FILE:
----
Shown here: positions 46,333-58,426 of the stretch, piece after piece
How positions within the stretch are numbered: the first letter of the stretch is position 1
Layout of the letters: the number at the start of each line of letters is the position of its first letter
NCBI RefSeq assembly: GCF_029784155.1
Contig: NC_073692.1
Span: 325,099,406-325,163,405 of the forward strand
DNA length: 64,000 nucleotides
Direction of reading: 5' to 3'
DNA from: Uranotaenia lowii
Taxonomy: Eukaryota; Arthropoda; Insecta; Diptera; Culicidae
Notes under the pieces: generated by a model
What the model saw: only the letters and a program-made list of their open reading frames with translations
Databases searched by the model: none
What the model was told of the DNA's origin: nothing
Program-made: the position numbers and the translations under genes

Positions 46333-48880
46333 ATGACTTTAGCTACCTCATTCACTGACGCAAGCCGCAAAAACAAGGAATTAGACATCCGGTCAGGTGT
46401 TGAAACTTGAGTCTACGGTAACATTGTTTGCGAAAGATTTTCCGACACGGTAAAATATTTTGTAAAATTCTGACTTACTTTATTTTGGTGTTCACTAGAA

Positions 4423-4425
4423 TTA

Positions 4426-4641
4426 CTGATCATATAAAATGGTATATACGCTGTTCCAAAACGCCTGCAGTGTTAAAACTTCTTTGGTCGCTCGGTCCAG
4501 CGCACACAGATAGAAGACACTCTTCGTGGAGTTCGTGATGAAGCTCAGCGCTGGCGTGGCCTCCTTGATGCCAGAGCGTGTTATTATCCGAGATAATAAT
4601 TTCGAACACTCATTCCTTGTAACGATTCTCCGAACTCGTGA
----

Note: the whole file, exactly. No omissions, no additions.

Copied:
Shown here: positions 46,333-58,426 of the stretch, piece after piece
How positions within the stretch are numbered: the first letter of the stretch is position 1
Layout of the letters: the number at the start of each line of letters is the position of its first letter
NCBI RefSeq assembly: GCF_029784155.1
Contig: NC_073692.1
Span: 325,099,406-325,163,405 of the forward strand
DNA length: 64,000 nucleotides
Direction of reading: 5' to 3'
DNA from: Uranotaenia lowii
Taxonomy: Eukaryota; Arthropoda; Insecta; Diptera; Culicidae
Notes under the pieces: generated by a model
What the model saw: only the letters and a program-made list of their open reading frames with translations
Databases searched by the model: none
What the model was told of the DNA's origin: nothing
Program-made: the position numbers and the translations under genes

Positions 46333-48880
46333 ATGACTTTAGCTACCTCATTCACTGACGCAAGCCGCAAAAACAAGGAATTAGACATCCGGTCAGGTGT
46401 TGAAACTTGAGTCTACGGTAACATTGTTTGCGAAAGATTTTCCGACACGGTAAAATATTTTGTAAAATTCTGACTTACTTTATTTTGGTGTTCACTAGAA

Positions 4423-4425
4423 TTA

Positions 4426-4641
4426 CTGATCATATAAAATGGTATATACGCTGTTCCAAAACGCCTGCAGTGTTAAAACTTCTTTGGTCGCTCGGTCCAG
4501 CGCACACAGATAGAAGACACTCTTCGTGGAGTTCGTGATGAAGCTCAGCGCTGGCGTGGCCTCCTTGATGCCAGAGCGTGTTATTATCCGAGATAATAAT
4601 TTCGAACACTCATTCCTTGTAACGATTCTCCGAACTCGTGA